August 2, 2009 |
The British government says an illegal immigrant sneaked into the country by smuggling himself aboard a bus full of border agents. Britain's Home Office says the man hid in the small space between the bus' chassis and its fuel tank as it traveled through the Channel Tunnel from the French town of Coquelles to the British coastal city of Dover. The Daily Mail newspaper reported that the bus was carrying at least 20 Border Agency staff members, whose job it is to keep illegal immigrants out. The newspaper reported that the man was spotted dropping from the bus to the road, but ran away before he could be caught.
October 12, 2005 |
Yoko Ono, who has feuded with Paul McCartney in the past, appeared to take another dig at him this week while picking up an award on behalf of her late husband, John Lennon. Accepting the special trophy at the Q Awards in London, Ono said Lennon had sometimes felt insecure about his songs, asking why "they always cover Paul's songs and never mine." "I said, 'You're a good songwriter; it's not June with spoon that you write.
April 7, 1988 |
One of the British women released from a hijacked Kuwaiti airliner in Iran said Wednesday that conditions on the plane, seized by Arabic-speaking gunmen on a flight from Thailand to Kuwait, are appalling. The Daily Mail newspaper talked by phone to some of the 24 women, including 10 Britons, who were released by the hijackers early Wednesday. The women were in Mashhad, in northeastern Iran, but Kuwait Airways said it plans to evacuate them to Kuwait.
CALIFORNIA | LOCAL
March 7, 2007 |
Ian Wooldridge, 75, one of the most influential and popular British sports journalists of his generation, died Sunday in a London hospital after a long illness, the Daily Mail newspaper reported. "He was writing his incomparable column to the end, often in considerable discomfort," the paper said. He was reported to have been battling cancer.
CALIFORNIA | LOCAL
May 3, 2008 |
Humphrey Lyttelton, a jazz trumpeter and host of the surreal British Broadcasting Corp. radio game show "I'm Sorry, I Haven't a Clue," died at a London hospital April 25 after surgery, according to an announcement on his website. He was 86. Born in 1921 to a prominent British family and educated at the elite Eton College, Lyttelton was a longtime jazz fanatic who taught himself to play the trumpet as a teenager. He became an accomplished musician -- Louis Armstrong once called him Britain's best trumpeter -- and made a series of records for the EMI label with his Lyttelton Band.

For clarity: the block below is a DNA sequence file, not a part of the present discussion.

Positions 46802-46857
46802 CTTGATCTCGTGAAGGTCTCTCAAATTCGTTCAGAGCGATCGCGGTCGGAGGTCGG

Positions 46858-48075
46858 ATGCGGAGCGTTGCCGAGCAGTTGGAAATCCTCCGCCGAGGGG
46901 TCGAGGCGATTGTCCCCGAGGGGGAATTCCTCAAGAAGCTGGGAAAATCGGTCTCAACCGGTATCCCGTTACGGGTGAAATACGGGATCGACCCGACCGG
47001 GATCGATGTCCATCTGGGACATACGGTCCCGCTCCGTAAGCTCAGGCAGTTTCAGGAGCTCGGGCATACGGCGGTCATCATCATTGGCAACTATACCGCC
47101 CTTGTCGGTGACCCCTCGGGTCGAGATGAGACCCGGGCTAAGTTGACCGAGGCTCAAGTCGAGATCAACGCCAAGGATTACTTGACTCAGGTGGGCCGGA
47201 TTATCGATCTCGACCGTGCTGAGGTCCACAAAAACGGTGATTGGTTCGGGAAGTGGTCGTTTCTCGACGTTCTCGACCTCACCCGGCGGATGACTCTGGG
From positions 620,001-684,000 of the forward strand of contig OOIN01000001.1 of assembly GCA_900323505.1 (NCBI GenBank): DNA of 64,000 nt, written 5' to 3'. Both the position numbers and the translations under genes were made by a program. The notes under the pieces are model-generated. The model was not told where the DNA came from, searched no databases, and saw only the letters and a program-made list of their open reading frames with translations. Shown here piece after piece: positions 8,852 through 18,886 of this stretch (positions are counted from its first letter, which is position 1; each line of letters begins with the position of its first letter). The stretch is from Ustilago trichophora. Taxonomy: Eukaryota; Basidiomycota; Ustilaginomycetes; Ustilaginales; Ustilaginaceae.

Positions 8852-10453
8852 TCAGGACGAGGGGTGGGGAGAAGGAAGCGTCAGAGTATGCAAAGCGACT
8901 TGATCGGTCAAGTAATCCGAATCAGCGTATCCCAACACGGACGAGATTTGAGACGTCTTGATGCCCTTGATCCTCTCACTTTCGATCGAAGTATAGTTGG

October 4, 1990 |
Three Britons and two Frenchman escaped from Iraq by small boat in a daring 25-hour voyage, British diplomats and Saudi officials said today. It was the first report of Western men escaping in six weeks. Guided only by a small compass and provisioned with cheese, bread, vodka and whiskey, the men were concealed by a rare mist that arose as they drifted in high seas.
April 28, 1986 |
A day before the funeral for the Duchess of Windsor, the Daily Mail newspaper today began printing secret love letters of the duke and duchess that it said will put their "romance of the century" into new perspective. "I hide my face but send you all love," the twice-divorced Wallis Warfield Simpson wrote in one letter to King Edward VIII, who would soon abdicate in 1936 for the woman he loved.
December 29, 2010 |
The British media is abuzz with news that a triplet was born 11 years after her twin sisters. It seems that, in the age of frozen embryos, all is possible. The Daily Mail newspaper says experts proclaim the delayed birth to be a "record gap" for babies conceived at the same time via in vitro-fertilization. Twins Bethany and Megan Shepherd were born in Britain in 1998 and their remaining sister, Ryleigh, was born last month. Apparently the Shepherds have more embryos from the same batch on ice, the story says.
CALIFORNIA | LOCAL
August 5, 2001 |
The Earl of Longford, a politician, passionate social reformer and champion of society's outcasts, has died. He was 95. The earl, Francis Aungier Pakenham, died Friday at London's Chelsea and Westminster Hospital, his family said. Born and brought up a Protestant aristocrat and Conservative, he ended up a Socialist, a Roman Catholic and an Irish Nationalist.